Sarepta Therapeutics Clinical Trial Results with Eteplirsen Brings Kids with Duchenne Muscular Dystrophy Closer to Treatment

October 3, 2012

CureDuchenne, the leading nonprofit organization that raises awareness and funds research to find a cure for Duchenne muscular dystrophy, is pleased by today’s announcement by Sarepta Therapeutics (formerly AVI BioPharma) that its exon-skipping compound, eteplirsen, achieved significant clinical benefit after 48 weeks of treatment in a Phase IIb study in Duchenne muscular dystrophy. CureDuchenne, along with Children’s National Medical Center in Washington, DC and the Foundation to Eradicate Duchenne, provided funding in 2010 for this research to progress into human clinical trials.

Eteplirsen helped increase the production of dystrophin, which is lacking due to a defect on the dystrophin gene that causes Duchenne, and slowed the progression of the disease, as measured by the 6-minute walk test. This is a milestone for the company and patients alike. The result will pave the way for an end of phase II meeting between the company and the FDA to discuss and agree to the plan for a phase III registration trial. Sarepta will scale up the manufacturing to accommodate a larger trial.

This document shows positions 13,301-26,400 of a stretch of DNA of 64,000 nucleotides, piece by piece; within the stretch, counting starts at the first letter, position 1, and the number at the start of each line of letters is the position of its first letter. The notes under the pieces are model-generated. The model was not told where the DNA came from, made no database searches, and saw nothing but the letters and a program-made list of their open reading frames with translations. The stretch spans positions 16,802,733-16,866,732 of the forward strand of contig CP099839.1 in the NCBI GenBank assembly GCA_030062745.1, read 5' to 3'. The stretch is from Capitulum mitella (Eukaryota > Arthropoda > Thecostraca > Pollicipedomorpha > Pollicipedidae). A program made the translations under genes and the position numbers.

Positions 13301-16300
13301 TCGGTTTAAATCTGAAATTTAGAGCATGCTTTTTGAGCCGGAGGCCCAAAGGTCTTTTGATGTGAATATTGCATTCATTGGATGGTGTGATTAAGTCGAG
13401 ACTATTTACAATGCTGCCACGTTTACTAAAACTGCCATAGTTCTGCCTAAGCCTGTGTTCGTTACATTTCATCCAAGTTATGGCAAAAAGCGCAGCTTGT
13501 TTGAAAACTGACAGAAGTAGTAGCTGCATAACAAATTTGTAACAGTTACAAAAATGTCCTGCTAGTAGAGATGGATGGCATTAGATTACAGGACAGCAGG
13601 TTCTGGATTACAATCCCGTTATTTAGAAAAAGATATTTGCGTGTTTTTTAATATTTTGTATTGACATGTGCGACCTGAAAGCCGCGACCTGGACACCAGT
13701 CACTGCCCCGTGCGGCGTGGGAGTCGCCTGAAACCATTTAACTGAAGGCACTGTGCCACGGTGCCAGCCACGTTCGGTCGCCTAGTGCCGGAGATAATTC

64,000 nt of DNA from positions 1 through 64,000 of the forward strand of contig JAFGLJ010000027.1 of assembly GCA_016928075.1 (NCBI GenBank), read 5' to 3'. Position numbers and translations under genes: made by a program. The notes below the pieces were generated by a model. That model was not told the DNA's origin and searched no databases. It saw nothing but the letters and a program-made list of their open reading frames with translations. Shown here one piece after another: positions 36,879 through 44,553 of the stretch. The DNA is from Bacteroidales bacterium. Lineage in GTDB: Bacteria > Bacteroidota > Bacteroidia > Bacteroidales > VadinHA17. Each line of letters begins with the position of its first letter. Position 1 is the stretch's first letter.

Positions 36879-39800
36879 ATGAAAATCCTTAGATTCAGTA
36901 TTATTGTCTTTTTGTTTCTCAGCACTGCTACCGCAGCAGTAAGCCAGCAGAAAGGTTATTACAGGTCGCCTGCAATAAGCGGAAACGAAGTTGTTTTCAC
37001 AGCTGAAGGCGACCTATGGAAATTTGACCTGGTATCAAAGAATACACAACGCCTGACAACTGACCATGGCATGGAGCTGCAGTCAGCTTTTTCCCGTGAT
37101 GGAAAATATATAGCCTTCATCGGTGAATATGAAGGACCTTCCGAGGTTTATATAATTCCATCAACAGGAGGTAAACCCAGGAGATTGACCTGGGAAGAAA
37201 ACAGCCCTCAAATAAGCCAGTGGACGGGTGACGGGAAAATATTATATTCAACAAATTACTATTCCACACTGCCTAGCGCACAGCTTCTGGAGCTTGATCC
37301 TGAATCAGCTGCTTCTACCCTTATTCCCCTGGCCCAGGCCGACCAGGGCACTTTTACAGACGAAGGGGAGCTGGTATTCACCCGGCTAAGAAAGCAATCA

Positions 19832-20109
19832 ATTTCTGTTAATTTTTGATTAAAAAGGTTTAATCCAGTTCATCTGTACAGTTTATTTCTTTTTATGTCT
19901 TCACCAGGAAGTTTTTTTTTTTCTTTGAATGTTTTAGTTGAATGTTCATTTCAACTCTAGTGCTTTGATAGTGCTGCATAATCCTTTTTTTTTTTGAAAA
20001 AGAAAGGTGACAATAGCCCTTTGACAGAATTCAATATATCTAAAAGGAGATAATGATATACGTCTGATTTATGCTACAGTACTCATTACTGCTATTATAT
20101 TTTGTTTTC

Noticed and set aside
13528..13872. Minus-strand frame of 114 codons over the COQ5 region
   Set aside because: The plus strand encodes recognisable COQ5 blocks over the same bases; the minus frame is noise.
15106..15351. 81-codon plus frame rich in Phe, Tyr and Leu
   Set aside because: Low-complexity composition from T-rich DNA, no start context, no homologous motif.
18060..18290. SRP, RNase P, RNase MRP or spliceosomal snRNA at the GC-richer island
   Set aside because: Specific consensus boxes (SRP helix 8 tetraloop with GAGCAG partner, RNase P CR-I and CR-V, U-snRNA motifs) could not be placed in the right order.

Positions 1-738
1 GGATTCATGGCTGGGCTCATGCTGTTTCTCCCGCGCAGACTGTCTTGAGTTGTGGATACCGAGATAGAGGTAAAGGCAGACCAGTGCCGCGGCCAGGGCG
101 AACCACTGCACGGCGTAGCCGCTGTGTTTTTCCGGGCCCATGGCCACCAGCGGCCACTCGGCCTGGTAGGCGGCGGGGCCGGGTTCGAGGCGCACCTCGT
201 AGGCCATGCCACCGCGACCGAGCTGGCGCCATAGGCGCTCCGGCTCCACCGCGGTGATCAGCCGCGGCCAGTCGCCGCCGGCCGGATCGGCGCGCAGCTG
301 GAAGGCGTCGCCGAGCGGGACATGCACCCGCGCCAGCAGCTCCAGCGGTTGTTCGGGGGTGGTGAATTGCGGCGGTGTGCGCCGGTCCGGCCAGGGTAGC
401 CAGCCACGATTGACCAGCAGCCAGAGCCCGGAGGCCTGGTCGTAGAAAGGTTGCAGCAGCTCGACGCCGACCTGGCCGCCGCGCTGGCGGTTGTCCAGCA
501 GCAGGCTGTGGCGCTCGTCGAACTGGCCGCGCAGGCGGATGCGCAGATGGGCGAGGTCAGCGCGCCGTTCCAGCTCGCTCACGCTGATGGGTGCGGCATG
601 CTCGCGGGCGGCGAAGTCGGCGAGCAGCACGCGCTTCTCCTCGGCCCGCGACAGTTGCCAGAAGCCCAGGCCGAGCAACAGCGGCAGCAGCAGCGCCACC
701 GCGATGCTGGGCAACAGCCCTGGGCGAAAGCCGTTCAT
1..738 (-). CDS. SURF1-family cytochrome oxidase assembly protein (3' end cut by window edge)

“This is an important day for Duchenne,” said Chris Garabedian, CEO of Sarepta Therapeutics. “We are grateful to CureDuchenne, and other organizations, for their support and funding that allowed us to proceed this far in the clinical trial process and move a step closer to finding a treatment for Duchenne.”

“We have personally seen the positive impact this drug has had on our son,” said Jenn McNary who has two sons with Duchenne. Ten-year-old Max is one of the boys enrolled in the Sarepta trial, but his 13-year-old brother Austin was not eligible for the trial. “Max has shown significant improvement and is stronger, while Austin is getting weaker. We’re hoping these results will allow Sarepta to get approval quicker so other Duchenne boys can benefit from this treatment that helps slow the progression of the disease.”

As the most common and lethal form of muscular dystrophy, Duchenne impacts 1 in 3,500 boys. Boys with Duchenne are usually diagnosed before the age of 5, in a wheelchair by age 12 and most don’t survive their mid-20s.

“This is very encouraging news for the Duchenne community that a treatment is within our reach,” said Debra Miller, founder and CEO of CureDuchenne. “CureDuchenne is committed to continuing to fund research, like we did for the Sarepta trial, until a cure is found that helps all Duchenne boys. We are hopeful, but also must remain cautious until treatments are FDA-approved.”

Organization: CureDuchenne
Submitted by: Karen Harley

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